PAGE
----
Credit is the ability to borrow money from a lender, such as a bank, a credit union, a loan company, or, in the case of a student loan, from the federal government. A lender may also be known as a creditor.
When you borrow, you promise to repay the full amount the lender provides. In most cases, you also pay interest for the opportunity to use the money. The interest rate, which the lender sets and may be either fixed or variable, is multiplied times what you've borrowed to find the amount of interest you owe.
The rate is quoted as an annual percentage rate (APR), which lets you calculate the cost of borrowing for one year.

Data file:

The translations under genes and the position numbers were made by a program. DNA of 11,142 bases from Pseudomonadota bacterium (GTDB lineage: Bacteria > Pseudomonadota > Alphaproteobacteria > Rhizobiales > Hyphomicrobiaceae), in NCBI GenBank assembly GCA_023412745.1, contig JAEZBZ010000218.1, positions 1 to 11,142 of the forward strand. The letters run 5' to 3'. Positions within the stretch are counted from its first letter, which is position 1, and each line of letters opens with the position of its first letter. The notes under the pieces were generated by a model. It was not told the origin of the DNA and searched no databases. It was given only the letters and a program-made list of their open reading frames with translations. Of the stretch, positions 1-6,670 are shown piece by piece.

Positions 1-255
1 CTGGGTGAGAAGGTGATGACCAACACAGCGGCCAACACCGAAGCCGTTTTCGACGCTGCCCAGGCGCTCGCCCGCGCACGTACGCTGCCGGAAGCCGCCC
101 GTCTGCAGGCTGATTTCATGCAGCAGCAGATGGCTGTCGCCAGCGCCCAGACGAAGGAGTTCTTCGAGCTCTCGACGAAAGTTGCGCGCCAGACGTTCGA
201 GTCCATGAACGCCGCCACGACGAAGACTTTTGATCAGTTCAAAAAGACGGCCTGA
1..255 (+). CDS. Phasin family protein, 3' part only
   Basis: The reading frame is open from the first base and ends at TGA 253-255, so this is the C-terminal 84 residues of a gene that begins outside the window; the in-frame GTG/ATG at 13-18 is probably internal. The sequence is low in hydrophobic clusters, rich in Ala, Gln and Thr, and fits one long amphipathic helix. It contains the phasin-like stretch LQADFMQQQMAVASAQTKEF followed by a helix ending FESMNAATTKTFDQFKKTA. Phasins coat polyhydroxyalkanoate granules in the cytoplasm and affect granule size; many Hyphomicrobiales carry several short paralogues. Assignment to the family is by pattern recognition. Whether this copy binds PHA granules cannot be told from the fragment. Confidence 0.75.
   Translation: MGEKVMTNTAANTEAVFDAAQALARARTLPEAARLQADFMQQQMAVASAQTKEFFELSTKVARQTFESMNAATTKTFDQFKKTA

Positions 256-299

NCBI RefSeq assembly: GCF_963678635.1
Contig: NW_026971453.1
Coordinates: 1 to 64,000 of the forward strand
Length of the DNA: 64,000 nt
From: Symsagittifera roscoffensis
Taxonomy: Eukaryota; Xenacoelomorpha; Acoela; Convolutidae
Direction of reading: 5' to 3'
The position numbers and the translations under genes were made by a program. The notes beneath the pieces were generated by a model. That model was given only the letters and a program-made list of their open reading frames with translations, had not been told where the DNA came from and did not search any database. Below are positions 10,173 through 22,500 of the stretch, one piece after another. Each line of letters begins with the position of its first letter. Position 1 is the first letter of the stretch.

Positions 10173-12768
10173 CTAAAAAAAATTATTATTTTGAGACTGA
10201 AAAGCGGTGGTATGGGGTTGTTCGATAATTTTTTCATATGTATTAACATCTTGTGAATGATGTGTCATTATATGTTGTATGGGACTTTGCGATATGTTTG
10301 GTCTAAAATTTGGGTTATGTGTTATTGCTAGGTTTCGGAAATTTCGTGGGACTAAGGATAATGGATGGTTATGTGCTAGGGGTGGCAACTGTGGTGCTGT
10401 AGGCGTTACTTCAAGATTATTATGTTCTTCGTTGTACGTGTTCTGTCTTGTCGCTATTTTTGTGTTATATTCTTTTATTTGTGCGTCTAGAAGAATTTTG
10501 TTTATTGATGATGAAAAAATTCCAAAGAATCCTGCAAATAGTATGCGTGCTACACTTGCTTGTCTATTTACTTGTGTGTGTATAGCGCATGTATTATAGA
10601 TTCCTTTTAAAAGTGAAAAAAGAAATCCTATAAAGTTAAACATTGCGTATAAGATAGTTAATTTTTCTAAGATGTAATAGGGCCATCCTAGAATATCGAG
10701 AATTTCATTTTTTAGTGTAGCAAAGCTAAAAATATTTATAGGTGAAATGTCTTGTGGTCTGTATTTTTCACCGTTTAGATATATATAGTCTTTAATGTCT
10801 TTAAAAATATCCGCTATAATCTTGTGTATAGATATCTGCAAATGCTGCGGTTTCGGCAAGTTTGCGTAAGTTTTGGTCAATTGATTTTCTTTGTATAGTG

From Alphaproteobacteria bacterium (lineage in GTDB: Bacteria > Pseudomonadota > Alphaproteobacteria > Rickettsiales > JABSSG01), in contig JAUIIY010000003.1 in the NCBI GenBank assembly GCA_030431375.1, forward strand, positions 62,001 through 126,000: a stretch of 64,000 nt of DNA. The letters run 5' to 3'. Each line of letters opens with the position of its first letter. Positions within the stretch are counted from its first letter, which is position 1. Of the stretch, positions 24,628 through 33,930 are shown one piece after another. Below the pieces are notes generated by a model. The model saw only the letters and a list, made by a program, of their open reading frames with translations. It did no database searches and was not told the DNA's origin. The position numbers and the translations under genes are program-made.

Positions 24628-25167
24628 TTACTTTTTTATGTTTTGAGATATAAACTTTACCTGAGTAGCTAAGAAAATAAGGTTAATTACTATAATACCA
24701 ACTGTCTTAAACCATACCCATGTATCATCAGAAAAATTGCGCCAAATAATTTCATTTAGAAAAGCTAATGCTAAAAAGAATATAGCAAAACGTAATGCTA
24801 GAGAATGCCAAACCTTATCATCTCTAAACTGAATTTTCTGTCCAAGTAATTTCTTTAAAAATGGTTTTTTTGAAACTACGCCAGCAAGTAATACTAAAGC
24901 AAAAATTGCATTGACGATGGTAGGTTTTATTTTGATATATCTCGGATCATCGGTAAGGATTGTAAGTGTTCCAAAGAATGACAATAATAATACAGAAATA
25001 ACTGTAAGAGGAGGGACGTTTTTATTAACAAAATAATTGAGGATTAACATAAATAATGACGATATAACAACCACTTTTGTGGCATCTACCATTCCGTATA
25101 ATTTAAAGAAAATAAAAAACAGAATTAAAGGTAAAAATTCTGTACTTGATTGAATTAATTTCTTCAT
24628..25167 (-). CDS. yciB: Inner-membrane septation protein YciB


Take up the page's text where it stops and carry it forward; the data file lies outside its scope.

You can borrow money in two main ways:
- You can take a loan to pay for a major expense, such as college tuition, a car, or someday a home that you own. You repay in installments, on a regular schedule. When you pay off what you've borrowed, the loan ends. If you need to borrow again, you apply again. Learn more about loans.
- You can use a credit card to borrow for everyday expenses and for emergencies you haven't planned for. When you use your card, you get a billing statement that includes what you must repay and when payment is due. Learn more about credit cards.